Assuming the writer wants to save the money that these services charge, and also assuming that the writer has the time to put into this process—there is no denying that it is time consuming—all he or she really needs is a little guidance.
So, how does this work?
1. Write a Story. This is the first step, okay? Don’t worry about the rest of it until you’ve completed this step. You sit at your desk or in a coffee shop or the library or someplace and you write a story. See “How to Write a Short Story.”
2. Write a Cover Letter. At first you’ll worry about this letter, but it’s really no big deal and some magazines won’t even read it. Basically all it says is, “Here’s my story.” Don’t explain the story (although contrary to this advice there is one magazine I’ve submitted to that wants a summary of the story in the cover letter). If you have publication credits, list a few of the best ones; if you don’t, don’t worry about it. That’s it. Don’t make grammar or spelling mistakes. Proofread and fix all typos. For each magazine you submit to you will modify this letter as appropriate but it’s comforting to have this template.
3. Do Market Research. That is, figure out where you will send your story. This is both difficult and fun and this is where the outfits mentioned above do provide a valuable service, although doing your own research will pay off in the long run.
a. Look at one of the print digests of literary magazines (like Novel and Short Story Writers Market or one of the online digests like Duotrope.com to identify magazines that publish the genre and length of your work.
b. Take into account the relative prestige of the magazines. Almost every magazine will publish work by emerging writers or first-timers if the work merits it, but it’s easier to publish in lesser-known magazines. One measure of prestige is the number of awards the magazine’s stories have won. I have compiled a ranking of magazines based on Pushcart Prizes and Special Mentions for fiction that seems to me to be a reasonable proxy for prestige. It excludes the “slicks”—high profile magazines like The New Yorker and Harper’s that are by definition also of high prestige. [Other factors may be important to you, like circulation or payment, so you should include those items in your calculus.]
c. Consider whether the magazines you’ve targeted are a good fit. The best way to do this is to read the magazine. Can you see your work appearing alongside the work they’ve published? Is there a discernible style or aesthetic that also characterizes your work? Does the magazine publish themed issues and does your story fit the theme?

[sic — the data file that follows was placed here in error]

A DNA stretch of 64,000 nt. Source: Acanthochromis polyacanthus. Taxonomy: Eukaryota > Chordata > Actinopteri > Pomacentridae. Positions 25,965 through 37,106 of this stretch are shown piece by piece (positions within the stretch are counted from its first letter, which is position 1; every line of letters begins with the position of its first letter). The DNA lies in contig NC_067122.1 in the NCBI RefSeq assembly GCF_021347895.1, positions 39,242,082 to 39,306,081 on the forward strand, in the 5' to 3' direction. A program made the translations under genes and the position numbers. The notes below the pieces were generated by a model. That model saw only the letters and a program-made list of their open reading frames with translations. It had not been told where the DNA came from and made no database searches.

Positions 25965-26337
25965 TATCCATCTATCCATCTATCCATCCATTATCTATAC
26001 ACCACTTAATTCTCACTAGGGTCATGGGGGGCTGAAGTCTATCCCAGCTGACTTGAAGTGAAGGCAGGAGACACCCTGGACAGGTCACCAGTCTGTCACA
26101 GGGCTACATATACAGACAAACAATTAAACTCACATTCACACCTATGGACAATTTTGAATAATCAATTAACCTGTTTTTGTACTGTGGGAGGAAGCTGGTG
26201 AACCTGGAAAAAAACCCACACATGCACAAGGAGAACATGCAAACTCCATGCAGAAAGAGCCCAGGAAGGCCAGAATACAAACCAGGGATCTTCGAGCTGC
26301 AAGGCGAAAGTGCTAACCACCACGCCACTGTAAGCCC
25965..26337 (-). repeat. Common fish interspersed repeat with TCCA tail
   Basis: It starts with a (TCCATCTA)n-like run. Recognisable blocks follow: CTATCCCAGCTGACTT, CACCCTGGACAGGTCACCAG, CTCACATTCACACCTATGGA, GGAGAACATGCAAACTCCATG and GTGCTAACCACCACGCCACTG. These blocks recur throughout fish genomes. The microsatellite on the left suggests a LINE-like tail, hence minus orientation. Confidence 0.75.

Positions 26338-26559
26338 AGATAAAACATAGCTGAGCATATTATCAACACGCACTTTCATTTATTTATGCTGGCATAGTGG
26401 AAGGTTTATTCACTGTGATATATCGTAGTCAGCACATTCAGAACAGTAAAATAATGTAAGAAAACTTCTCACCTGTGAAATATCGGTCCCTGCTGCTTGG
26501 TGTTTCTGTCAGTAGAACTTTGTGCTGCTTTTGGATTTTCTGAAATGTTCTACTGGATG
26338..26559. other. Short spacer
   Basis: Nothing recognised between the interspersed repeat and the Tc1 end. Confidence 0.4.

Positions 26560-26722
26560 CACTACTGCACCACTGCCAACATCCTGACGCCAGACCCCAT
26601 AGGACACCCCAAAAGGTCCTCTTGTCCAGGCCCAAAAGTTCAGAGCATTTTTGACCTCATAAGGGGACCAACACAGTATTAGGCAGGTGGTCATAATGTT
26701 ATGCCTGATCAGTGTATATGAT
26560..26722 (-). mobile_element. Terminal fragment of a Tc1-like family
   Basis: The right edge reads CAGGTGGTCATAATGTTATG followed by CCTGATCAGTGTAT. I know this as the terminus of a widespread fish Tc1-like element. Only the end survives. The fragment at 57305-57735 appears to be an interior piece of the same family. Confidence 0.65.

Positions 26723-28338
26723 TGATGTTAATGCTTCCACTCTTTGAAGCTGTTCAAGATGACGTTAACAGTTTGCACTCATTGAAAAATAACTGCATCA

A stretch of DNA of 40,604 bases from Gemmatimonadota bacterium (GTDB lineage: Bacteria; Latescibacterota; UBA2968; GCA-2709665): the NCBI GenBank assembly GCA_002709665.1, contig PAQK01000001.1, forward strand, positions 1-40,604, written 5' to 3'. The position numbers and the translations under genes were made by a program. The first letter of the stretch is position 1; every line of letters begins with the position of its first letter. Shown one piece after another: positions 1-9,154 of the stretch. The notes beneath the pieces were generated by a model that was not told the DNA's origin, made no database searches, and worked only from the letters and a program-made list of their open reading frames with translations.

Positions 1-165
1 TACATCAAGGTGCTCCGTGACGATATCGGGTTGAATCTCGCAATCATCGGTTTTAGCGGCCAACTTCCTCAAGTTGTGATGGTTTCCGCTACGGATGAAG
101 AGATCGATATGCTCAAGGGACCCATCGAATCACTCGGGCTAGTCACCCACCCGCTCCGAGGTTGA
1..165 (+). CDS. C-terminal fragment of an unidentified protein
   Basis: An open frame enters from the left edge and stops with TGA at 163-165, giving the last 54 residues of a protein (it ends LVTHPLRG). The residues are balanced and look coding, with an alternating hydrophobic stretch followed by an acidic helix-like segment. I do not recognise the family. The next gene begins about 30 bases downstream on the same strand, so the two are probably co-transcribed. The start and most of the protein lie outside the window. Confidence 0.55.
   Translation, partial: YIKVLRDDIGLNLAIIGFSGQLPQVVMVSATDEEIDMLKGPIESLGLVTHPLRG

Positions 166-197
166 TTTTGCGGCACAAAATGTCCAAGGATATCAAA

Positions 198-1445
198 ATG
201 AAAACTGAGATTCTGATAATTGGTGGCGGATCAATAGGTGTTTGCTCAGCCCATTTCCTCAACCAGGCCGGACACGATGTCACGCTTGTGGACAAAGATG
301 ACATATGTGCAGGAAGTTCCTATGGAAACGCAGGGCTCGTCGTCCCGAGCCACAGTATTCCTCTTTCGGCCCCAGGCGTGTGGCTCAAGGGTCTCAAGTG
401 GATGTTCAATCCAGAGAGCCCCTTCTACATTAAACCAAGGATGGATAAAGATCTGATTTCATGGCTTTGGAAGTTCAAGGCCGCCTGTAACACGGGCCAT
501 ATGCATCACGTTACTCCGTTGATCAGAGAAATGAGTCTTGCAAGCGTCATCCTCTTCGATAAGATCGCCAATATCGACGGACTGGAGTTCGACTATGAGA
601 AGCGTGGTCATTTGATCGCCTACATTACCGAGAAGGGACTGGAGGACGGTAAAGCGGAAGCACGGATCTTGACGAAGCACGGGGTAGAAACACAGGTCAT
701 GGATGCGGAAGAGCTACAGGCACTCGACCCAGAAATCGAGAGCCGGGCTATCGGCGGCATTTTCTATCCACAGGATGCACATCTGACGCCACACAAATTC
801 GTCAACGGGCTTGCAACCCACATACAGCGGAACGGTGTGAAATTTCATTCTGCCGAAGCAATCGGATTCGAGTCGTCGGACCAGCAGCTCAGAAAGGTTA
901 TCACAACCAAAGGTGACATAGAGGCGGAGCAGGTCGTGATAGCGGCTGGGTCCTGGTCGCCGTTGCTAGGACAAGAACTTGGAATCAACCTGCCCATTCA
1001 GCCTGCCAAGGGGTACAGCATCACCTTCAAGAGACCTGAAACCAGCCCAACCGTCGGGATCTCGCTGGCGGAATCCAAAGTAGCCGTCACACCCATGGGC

d. Now you have a list of magazines you want to submit to, but many magazines have reading periods and are closed to submissions at other times. It’s important to check the submission guidelines for each magazine. (These guidelines are now mostly on the magazines’ websites; for magazines without a web presence, the guidelines will either be in the magazine or might be available by writing to the magazine.) That will tell you when to submit, and will also tell you if there are special formatting requirements or other unusual instructions. (One magazine I submit to from time to time asks for two copies, for example, and will reject automatically if you send only one.) Guidelines will also tell you if there is a maximum wordcount or page length the magazine will consider.
4. Submit by mail or, if allowed, online.
a. Submitting by mail usually means including your story and cover letter (don’t forget to sign your letter!) along with a Self-addressed, stamped envelope (SASE) with sufficient postage for return. The general practice these days is to ask for a response only (let the magazine recycle the manuscript if they reject it), so that SASE only needs to be a #10 standard business envelope with first class postage ($0.42 as of May 12, 2008). Although magazine guidelines may vary, most magazines prefer that you NOT staple the story. A paper clip is okay, but not necessary, usually. Because the pages will be loose, it’s a good idea when printing the story out to include page numbers and your name and the story title in a header. (Note that a few magazines ask you not to send an SASE because even though they don’t take online submissions they will respond to you by email.)
b. An increasing number of magazines will accept submissions by email or through an online submission manager. The submission guidelines will give specific instructions (such as whether the story should be pasted into an email or sent as an attachment, or what kind of additional information is desired). Obviously no SASE is needed for email and online submissions.
5. Keep track. Whether you scrawl the information on the back of an envelope, or build a spreadsheet in Excel or a database in Access or another program, make a note of the magazine you submitted to, the date, the title of the story (and which version, if you’ve got multiple revisions) and leave room to make note of the date on which you get a response. My database includes columns for notes and other bits of information that may be pertinent to future submissions to that magazine.
6. Repeat until published!
That’s all there is to it. Do you really need to pay someone for this?